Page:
… or edible roots (with root covering any underground plant organ), or whatever you call the stuff. In the 7/30 One Big Happy, Ruthie, confronted with /hol fudz/, takes it to be just such a label, hole foods, when her mother is referring instead to a grocery store, Whole Foods:

(#1)

The conventional (semi-technical) label for the category in question is root vegetables.

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Background foods and food discoveries

June 15, 2018

The spur: this brief moment from the NYT obit for chef, author, tv personality, and social critic Anthony Bourdain, by Kim Severson, Matthew Haag, and Julia Moskin, on-line on the 8th as “Anthony Bourdain, Renegade Chef Who Reported From the World’s Tables, Is Dead at 61”, in print on the 9th as “Anthony Bourdain, Renegade Chef, Dies at 61; Showed the World How to ‘Eat Without Fear'”:

  (#1)

He first became conscious of food in fourth grade, he wrote in “Kitchen Confidential.” Aboard the Queen Mary on one of the family’s frequent trips to France, he sat in the cabin-class dining room and ate a bowl of vichyssoise, a basic potato-leek soup that held the delightful surprise of being cold. “It was the first food I enjoyed and, more important, remembered enjoying,” he wrote.

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The rose and the flames

June 3, 2018

(After some extended moments of reflections on religious belief, this posting will venture into the sexual wilds, and the later material will not be suitable for kids or the sexually modest.)

Two design drawings by Elizabeth Daingerfield Zwicky (from a set available to the public in an Instagram file): one a rose window (alluding indirectly to such images at Stanford’s Memorial Church, which serve as potent Christian symbols); and one suggesting tongues of flame / fire (alluding to those that figure in the Christian religious holiday of Pentecost, which fell this year on Sunday, May 20th). Two religious symbols, with associated linguistic expressions (rose window; tongues of flame/fireto speak in tongues).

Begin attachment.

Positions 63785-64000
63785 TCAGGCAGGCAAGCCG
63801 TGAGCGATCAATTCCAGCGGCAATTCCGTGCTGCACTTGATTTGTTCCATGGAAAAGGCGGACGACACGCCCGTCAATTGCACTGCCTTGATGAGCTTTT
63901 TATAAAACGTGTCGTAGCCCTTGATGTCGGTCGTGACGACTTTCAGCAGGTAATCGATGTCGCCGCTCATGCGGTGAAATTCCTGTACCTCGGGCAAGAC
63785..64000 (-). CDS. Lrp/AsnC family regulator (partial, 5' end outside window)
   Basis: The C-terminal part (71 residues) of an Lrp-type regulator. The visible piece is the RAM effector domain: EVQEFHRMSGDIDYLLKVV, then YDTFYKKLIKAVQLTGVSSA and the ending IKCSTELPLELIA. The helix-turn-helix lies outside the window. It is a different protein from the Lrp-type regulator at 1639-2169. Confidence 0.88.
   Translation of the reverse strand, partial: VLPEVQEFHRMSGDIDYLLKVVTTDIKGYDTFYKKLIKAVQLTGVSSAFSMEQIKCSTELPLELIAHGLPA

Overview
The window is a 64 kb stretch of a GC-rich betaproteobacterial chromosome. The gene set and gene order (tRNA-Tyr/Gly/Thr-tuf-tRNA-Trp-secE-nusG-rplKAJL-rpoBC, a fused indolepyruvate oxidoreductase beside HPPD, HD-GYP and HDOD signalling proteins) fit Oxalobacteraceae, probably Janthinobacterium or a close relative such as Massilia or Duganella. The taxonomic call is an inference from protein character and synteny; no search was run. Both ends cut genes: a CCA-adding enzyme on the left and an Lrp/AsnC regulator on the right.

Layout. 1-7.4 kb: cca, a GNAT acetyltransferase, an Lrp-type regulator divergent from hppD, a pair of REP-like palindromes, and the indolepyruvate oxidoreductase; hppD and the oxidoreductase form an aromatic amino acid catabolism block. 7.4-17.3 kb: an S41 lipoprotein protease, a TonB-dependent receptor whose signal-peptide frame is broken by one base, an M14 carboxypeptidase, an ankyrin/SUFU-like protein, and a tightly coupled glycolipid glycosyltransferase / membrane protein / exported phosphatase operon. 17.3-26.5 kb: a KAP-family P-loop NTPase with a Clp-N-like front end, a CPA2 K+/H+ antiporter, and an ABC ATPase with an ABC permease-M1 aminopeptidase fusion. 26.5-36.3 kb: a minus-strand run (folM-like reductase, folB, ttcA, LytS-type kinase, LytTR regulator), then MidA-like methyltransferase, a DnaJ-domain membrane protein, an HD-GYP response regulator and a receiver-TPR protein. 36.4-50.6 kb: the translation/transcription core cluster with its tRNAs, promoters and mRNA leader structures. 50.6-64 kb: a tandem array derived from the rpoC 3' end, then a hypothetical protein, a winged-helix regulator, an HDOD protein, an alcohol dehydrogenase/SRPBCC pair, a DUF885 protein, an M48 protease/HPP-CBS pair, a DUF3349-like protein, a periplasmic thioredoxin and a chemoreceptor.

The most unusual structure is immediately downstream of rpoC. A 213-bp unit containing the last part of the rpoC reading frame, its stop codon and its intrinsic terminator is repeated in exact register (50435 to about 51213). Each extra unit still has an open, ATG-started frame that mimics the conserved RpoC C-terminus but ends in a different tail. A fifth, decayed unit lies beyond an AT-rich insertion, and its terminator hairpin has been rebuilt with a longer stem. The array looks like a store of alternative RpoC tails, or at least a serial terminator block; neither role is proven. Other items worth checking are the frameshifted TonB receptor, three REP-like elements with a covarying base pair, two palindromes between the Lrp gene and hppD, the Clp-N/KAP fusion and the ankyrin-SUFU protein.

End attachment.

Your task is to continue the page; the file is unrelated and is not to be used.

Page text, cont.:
First, things: the rose, and flames.

Then, these things serving as symbols in Christian ways of thinking (actually, each can have several different symbolic values, even within this specific sociocultural context).

Then, these symbols, with these values, deployed in art, music, film, and fiction, and even in food and in plant names.

Then, the original things — rose and flames — serving as symbols in other sociocultural contexts: in particular, as sexual symbols, for body parts and for sexual acts.

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Annals of advertising: Dollar Shave Club

March 6, 2018

I don’t know how, but somehow I missed the ad videos from Dollar Shave Club — until Kim Darnell stumbled across their “Buttery Dunes” video a few days ago. A follow-up to “Butter Safe Than Sorry”. Those were in 2017. Back in 2013, DSC came out with “Let’s Talk About #2”, an ad for its line of butt wipes.

Full of double entendres, raunchy images, puns, and absurdity.

I’ll take them in reverse chronological order.

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Revisiting 14: belly buttons

December 6, 2017

In my recent tortellini posting (on the 4th, “I say it sounds yucky and I say the hell with it”), I quoted from the Wikipedia article:

Tortellini [and their larger versions tortelloni] are ring-shaped pasta, sometimes also described as “navel shaped”, hence their alternative name of “belly button” (ombelico).

Now metaphoric navels (informally, belly buttons) have come up on this blog before, in a 10/26/10 posting “The counterpart of phallic symbol”: